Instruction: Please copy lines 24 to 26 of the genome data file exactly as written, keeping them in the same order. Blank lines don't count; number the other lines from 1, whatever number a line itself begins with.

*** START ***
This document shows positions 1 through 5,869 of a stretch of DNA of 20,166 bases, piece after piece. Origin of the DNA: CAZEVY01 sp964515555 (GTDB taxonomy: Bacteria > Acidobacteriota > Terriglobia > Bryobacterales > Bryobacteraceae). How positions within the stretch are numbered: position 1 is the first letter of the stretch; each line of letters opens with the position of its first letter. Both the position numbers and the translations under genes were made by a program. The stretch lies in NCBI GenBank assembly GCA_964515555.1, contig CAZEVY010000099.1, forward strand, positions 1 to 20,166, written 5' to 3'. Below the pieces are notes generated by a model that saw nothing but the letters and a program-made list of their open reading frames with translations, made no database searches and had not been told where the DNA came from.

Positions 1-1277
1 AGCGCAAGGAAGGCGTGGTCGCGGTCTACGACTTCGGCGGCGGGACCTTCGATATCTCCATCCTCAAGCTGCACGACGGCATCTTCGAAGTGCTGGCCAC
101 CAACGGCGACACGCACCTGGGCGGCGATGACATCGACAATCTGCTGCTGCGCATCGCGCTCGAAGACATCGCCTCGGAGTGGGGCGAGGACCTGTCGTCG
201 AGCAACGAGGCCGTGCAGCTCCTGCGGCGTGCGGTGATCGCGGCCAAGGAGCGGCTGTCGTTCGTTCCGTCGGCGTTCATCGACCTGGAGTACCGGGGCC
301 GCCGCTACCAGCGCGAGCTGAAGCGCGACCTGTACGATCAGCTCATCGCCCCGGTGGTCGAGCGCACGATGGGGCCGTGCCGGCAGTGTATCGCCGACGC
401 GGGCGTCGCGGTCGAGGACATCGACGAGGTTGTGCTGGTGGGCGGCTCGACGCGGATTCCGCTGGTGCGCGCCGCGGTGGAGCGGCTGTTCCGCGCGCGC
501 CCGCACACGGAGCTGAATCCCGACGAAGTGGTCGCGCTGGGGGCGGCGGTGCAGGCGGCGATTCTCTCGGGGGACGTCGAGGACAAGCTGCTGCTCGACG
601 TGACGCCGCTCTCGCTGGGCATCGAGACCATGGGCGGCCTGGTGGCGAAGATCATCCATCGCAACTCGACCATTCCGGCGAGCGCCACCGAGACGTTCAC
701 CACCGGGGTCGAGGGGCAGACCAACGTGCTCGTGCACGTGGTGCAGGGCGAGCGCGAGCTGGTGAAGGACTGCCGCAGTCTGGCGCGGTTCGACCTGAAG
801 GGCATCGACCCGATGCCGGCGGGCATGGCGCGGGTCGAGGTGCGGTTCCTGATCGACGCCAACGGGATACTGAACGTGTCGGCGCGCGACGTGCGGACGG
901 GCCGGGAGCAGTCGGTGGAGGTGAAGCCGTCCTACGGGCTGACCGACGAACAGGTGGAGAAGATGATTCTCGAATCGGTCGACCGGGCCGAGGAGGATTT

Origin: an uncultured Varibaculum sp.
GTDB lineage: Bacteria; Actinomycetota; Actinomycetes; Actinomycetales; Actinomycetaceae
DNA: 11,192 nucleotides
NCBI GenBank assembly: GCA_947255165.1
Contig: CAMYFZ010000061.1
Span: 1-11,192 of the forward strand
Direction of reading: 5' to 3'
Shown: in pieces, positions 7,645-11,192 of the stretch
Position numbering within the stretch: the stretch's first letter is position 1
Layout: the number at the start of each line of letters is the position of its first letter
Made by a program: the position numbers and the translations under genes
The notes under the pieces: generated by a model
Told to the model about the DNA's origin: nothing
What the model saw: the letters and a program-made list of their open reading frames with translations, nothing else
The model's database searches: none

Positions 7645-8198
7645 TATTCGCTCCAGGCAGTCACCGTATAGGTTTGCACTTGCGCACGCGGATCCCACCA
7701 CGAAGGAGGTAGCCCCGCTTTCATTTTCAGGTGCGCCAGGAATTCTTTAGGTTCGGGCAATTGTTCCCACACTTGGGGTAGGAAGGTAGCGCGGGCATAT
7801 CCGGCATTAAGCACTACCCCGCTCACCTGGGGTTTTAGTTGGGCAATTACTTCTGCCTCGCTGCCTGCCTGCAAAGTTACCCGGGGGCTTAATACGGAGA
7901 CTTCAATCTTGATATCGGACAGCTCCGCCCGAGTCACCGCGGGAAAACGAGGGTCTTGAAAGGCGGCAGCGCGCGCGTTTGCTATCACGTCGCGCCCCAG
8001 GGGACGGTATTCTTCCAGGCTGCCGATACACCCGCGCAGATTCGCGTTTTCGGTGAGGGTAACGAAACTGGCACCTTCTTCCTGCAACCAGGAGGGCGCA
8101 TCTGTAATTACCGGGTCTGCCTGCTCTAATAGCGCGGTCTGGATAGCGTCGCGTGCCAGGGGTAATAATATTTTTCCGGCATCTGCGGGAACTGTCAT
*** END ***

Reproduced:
The notes under the pieces: generated by a model
Told to the model about the DNA's origin: nothing
What the model saw: the letters and a program-made list of their open reading frames with translations, nothing else